Wehbba ‘Full Circle Remixes’

Wehbba / ‘Full Circle Remixes’

Vinyl / Digital

Tronic / Released May 1st 2011


What does it sound like?

Techno, tech house, house, all of which is rolling and, at times, pretty driving. Last year’s LP from hard-working Brazilian producer Wehbba was a solid, well-produced treat and this is no worse. Featuring a host of remixers from Christian Smith’s Tronic camp, if we were to say that this is occasionally lighter than the imprint’s tougher output, but still offers plenty for the jackathon-loving, juggernaut 2am set, then fans should know where to place things.

We kick off the label boss-man, who takes Still Life, one of the original album’s downtempo tunes, and turns it into something aimed solely at the dancefloor, with a runaway train melody and relentless rhythm being just two of the assets therein. From here we call by the likes of Joseph Capriati, who provides a suitably muscular, steam-engine driven slice of ‘proper bloke music’ that’s neither inaccessible nor running the risk of being labeled weak by its peers- as those familiar with the man’s recent work on Drumcode will no doubt expect.

So that’s heavy kicks, and a habit-inducing percussive section, married with stabs of filtered horns and gradually building hi-hats, if that wasn’t clear enough already. In contrast, far groovier moments can be found on 2000 and One’s interpretation of Surrender, a head-bobbing stepper, complete with Public Enemy sampling “Bass” loops and many other traits one associates with contemporary toybox tech. All of which should give some idea as to the overall flavour of this collection.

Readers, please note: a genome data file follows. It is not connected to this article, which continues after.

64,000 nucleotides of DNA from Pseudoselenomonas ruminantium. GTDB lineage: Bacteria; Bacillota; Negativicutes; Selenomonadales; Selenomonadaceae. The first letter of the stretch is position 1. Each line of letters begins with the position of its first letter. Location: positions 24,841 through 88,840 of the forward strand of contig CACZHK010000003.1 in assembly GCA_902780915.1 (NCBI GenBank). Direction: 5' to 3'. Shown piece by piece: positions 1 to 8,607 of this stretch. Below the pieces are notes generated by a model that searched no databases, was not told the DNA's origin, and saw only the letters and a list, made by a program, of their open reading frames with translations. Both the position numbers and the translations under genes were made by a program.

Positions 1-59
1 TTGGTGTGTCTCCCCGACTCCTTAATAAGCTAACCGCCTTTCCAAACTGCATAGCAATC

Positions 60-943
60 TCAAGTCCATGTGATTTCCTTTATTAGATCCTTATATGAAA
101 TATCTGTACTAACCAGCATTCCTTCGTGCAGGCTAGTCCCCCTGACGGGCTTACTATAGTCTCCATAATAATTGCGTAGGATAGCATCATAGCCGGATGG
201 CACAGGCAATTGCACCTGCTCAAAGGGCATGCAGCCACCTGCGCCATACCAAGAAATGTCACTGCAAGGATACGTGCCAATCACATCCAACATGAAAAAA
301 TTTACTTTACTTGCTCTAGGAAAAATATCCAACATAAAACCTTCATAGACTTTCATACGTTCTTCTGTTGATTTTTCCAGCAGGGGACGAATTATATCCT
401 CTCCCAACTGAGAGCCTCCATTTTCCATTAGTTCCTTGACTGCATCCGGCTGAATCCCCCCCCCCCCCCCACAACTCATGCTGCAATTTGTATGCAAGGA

Where would I dance to it?

As has been said, diversity is one way to describe this release (albeit within the techno genre). As such house parties, raves, rammed clubs, bars and more are all homes for people looking to hear this kind of music.

What highlights can I expect to hear?

D-Nox & Beckers threaten to take the trophy for track of the album with an excellent, universally enjoyable remix of The Speech. Muted pianos and vocal stabs, underpinned by solid bass and beats being the order of the day, throwing a curveball as the distorted melody and gospel-like sample refuse to emerge for some five-minutes. That said, Samuel L. Session comes close with the same tune, shifting the pitch control on the synth to create something with more of an acidic shuffle, adding to the competition. However, neither can beat Peter Herrevort’s mildly mesmerising version of Technocolor, which should read: ‘heads down, druggy outing that erupts into a melodic, chunky air-puncher, saturated in filtered house’.

Why should I pay for it?

There’s little to argue most can find at least four singles to suit their taste from the eight pieces included in this package. With that in mind value for money is the reason to spend.

Where can I buy it?

Beatport, record stores.